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Mol Microbiol. 2017 May;104(4):608-620. doi: 10.1111/mmi.13649. Epub 2017 Mar 6.

Evolved distal tail carbohydrate binding modules of Lactobacillus phage J-1: a novel type of anti-receptor widespread among lactic acid bacteria phages.

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Departamento de Química Biológica, Facultad de Ciencias Exactas y Naturales, Universidad de Buenos Aires, IQUIBICEN-CONICET, Buenos Aires, Argentina.
Architecture et Fonction des Macromolécules Biologiques, Centre National de la Recherche Scientifique (CNRS), Campus de Luminy, Case 932, Marseille Cedex 09, 13288, France.
Architecture et Fonction des Macromolécules Biologiques, Aix-Marseille Université (AMU), Campus de Luminy, Case 932, Marseille Cedex 09, 13288, France.
Université Lille Nord de France, F-59000 Lille, France, Université du Littoral-Côte d'Opale, LR2B/UMT 08, Bassin Napoléon, Boulogne-sur-Mer Cedex, BP 120, F-62327, France.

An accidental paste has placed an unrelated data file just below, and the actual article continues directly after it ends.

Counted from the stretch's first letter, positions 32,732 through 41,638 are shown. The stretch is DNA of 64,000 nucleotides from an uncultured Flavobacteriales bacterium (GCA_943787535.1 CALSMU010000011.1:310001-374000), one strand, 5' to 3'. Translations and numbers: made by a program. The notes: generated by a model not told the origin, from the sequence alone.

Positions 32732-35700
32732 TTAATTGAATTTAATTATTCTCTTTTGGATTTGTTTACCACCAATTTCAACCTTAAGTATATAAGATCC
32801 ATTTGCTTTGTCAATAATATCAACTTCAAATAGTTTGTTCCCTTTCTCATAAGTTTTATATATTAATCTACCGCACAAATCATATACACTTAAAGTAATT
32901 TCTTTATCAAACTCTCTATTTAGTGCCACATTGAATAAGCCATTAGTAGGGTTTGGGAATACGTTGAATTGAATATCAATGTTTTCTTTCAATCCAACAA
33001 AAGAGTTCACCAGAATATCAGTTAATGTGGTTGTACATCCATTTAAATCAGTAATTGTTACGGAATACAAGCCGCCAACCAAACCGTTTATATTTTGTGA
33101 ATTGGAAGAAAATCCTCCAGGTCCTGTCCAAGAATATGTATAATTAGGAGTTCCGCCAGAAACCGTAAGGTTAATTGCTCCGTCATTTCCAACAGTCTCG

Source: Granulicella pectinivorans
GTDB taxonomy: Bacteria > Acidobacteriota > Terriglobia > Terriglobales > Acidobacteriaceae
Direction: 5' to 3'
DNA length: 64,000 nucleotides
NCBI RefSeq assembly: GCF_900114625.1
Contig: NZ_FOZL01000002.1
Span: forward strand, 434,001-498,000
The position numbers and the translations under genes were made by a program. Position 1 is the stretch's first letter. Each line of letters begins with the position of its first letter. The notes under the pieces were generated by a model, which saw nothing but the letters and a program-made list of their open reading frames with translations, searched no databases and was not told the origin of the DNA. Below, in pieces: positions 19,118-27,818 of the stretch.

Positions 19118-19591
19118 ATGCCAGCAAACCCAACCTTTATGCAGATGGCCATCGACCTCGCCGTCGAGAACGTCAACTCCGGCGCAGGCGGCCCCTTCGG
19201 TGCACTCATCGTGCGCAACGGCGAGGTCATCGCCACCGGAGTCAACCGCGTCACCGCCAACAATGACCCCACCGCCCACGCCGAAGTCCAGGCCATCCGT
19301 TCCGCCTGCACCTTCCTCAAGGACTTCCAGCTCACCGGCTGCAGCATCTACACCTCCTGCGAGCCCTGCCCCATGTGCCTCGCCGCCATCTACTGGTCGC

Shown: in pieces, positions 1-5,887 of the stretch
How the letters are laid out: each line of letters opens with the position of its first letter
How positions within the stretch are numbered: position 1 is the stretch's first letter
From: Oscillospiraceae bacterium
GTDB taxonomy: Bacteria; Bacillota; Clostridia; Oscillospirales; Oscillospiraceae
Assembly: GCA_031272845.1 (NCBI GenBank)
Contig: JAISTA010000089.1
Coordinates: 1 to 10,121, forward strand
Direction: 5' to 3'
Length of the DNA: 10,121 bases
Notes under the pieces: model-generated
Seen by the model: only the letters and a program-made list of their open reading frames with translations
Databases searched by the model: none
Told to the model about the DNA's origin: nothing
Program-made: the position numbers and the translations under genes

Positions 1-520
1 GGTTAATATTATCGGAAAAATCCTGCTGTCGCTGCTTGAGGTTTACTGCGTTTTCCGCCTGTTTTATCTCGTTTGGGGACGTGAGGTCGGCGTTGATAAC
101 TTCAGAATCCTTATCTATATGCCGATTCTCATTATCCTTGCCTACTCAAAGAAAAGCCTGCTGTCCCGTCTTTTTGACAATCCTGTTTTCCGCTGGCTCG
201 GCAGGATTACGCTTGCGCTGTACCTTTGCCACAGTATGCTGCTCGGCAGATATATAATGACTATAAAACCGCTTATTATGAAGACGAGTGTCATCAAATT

Bacteriophage replication requires specific host-recognition. Some siphophages harbour a large complex, the baseplate, at the tip of their non-contractile tail. This baseplate holds receptor binding proteins (RBPs) that can recognize the host cell-wall polysaccharide (CWPS) and specifically attach the phage to its host. While most phages possess a dedicated RBP, the phage J-1 that infects Lactobacillus casei seemed to lack one. It has been shown that the phage J-1 distal tail protein (Dit) plays a role in host recognition and that its sequence comprises two inserted modules compared with 'classical' Dits. The first insertion is similar to carbohydrate-binding modules (CBMs), whereas the second insertion remains undocumented. Here, we determined the structure of the second insertion and found it also similar to several CBMs. Expressed insertion CBM2, but not CBM1, binds to L. casei cells and neutralize phage attachment to the bacterial cell wall and the isolated and purified CWPS of L. casei BL23 prevents CBM2 attachment to the host. Electron microscopy single particle reconstruction of the J-1 virion baseplate revealed that CBM2 is projected at the periphery of Dit to optimally bind the CWPS receptor. Taken together, these results identify J-1 evolved Dit as the phage RBP.

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